Trump is plainly eager to have Johnson as an ally in his great task of unmaking the international system. In remarks on Tuesday after Johnson won the Conservative Party vote, the president praised him, somewhat awkwardly, as one of his own ilk. “They’re saying ‘Britain Trump.’ They call him ‘Britain Trump,’ and there’s people saying that’s a good thing,” Trump said. “They like me over there. That’s what they wanted. That’s what they need.”
Johnson, like Trump, is so publicly invested in pushing his all-but-nonexistent agenda forward that he’ll have little choice but to be all-in. Just as Trump pretended he was giving the American people a better NAFTA deal (which now has little chance of congressional passage) and pulled out of the Trans-Pacific Partnership—which had been the single most effective means of forcing China to behave better on trade and intellectual property rights—to show that he could do it better alone (he hasn’t), Johnson will take his nation through a similar charade. Egged on by Nigel Farage’s Brexit Party—which will threaten him with more Tory defections if he doesn’t keep his word—Johnson will continue to pretend to the British people that they can get better trade deals on their own, when most of the evidence is that instead he will bequeath to them international isolation, ever-rising prices, and permanent economic eclipse. And perhaps the eclipse of the Conservative Party as well. The result will be not only a continuing decline of the British economy but also a drag on everyone else’s.
And this will be happening at a time when the International Monetary Fund is warning that this latest surge of neonationalism—in the form of global trade tensions, continued uncertainty, and impending prospects for a no-deal Brexit—is slowing the world economy, which faces a “precarious” 2020. IMF chief economist Gita Gopinath on Tuesday called this prospect partly “self-inflicted.”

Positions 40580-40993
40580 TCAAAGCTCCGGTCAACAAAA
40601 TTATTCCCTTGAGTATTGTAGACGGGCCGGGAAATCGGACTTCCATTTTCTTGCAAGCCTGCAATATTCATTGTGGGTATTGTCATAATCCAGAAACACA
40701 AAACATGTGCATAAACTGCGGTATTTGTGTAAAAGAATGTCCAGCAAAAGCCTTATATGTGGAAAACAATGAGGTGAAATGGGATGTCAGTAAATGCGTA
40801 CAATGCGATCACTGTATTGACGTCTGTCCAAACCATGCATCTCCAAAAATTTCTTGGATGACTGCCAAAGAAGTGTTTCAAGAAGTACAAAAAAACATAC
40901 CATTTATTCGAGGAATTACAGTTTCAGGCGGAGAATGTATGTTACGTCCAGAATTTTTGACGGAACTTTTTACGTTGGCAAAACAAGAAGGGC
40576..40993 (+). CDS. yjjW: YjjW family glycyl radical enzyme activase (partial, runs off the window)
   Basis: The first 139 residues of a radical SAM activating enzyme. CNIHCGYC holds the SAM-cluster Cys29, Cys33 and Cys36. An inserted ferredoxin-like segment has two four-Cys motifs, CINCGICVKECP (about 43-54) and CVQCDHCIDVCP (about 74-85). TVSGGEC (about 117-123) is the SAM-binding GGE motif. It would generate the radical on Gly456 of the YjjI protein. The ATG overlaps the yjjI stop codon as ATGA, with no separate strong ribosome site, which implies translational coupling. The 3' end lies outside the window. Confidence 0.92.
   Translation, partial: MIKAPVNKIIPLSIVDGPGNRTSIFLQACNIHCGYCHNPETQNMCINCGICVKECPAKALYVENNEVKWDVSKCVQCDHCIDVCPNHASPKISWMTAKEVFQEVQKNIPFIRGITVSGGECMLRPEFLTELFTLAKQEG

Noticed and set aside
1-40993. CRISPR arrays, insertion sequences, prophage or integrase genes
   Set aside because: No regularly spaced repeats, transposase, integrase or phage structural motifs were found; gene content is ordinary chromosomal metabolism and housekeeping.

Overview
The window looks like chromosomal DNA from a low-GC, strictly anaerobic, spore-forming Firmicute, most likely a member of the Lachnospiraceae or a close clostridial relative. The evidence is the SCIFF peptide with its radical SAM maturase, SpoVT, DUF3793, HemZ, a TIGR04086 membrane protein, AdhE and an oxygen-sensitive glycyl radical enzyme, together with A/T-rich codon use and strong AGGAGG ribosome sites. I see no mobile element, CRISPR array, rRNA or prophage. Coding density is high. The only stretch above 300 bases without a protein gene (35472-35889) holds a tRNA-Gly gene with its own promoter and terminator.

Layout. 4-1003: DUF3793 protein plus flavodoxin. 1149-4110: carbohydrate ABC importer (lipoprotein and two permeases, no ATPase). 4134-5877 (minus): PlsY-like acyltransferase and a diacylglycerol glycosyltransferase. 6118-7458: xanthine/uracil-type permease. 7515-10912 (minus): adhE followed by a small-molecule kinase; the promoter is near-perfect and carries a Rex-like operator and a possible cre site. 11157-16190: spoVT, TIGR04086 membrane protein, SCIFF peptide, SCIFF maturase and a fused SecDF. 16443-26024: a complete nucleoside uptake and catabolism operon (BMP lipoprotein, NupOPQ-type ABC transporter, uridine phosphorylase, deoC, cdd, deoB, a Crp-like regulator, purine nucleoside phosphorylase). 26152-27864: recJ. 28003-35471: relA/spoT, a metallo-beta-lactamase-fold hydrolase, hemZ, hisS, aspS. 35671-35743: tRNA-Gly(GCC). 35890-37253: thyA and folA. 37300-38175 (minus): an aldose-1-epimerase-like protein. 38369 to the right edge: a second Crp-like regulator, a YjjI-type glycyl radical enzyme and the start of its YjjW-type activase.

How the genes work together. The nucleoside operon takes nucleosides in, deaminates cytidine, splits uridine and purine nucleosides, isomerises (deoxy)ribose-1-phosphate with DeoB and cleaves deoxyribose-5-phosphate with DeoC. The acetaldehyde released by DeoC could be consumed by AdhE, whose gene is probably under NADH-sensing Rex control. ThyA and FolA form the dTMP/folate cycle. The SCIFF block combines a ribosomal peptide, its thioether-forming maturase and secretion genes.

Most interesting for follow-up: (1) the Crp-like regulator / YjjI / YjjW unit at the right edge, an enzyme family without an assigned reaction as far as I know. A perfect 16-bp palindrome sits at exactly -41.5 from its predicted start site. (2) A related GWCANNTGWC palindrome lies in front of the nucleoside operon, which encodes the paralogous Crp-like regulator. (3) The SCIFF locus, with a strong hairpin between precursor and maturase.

At least we’ll know who’s responsible for inflicting it. It is true that the rise of both Johnson and Trump was a response to a real need for redress in the U.S. and U.K.-conceived international system. Go-it-alone nationalism did not come out of nowhere; both countries staked everything on globalization and free trade—particularly in the financial sector—and the middle class in both the United States and Britain had suffered from it. Indeed, Britain did even worse than the United States after the 2008 crash, and the Brussels bureaucracy had grown irritatingly intrusive. It’s probably surprising that it took this long for a backlash like Brexit to occur.
But pointing out serious flaws in the system is not an argument for junking it altogether. And that’s where the new special relationship may be headed for trouble.
Michael Hirsh is a senior correspondent and deputy news editor at Foreign Policy. Twitter: @michaelphirsh